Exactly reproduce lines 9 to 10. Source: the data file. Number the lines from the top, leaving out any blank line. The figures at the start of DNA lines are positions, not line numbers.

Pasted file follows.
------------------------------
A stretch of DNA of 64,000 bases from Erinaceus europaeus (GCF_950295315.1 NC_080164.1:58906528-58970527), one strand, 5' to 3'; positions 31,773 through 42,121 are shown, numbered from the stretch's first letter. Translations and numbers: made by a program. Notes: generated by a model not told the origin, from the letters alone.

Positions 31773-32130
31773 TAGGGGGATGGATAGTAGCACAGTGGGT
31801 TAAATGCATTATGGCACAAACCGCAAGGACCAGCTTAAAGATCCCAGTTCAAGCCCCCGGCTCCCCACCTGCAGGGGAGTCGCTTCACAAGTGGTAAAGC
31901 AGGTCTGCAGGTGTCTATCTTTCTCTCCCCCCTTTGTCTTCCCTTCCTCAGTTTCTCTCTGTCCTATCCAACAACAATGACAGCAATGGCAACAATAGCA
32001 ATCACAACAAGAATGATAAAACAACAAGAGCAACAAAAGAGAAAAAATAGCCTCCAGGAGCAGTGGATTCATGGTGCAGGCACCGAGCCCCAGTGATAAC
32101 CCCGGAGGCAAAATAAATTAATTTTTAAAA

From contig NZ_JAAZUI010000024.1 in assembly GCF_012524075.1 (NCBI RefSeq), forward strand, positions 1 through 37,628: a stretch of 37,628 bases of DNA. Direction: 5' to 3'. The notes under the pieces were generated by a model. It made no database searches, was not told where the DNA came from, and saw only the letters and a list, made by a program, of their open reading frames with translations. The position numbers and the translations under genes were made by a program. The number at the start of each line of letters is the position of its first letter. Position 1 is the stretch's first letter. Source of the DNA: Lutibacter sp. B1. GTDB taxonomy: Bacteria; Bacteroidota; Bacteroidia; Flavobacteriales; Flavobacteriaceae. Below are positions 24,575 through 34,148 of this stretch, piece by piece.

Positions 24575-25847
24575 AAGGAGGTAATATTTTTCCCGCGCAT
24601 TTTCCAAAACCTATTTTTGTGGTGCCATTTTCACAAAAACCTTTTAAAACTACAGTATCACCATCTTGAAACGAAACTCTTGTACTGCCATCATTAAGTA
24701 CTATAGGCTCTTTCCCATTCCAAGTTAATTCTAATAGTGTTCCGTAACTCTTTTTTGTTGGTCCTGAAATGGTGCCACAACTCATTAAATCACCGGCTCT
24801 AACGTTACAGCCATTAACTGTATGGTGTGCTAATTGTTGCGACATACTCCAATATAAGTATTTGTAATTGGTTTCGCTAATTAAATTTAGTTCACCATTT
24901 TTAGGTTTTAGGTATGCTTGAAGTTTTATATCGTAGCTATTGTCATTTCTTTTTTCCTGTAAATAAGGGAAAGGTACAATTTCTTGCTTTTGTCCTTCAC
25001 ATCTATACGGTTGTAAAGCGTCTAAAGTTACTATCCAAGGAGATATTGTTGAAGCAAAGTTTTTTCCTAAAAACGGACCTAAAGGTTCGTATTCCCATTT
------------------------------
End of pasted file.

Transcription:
Positions 24575-25847
24575 AAGGAGGTAATATTTTTCCCGCGCAT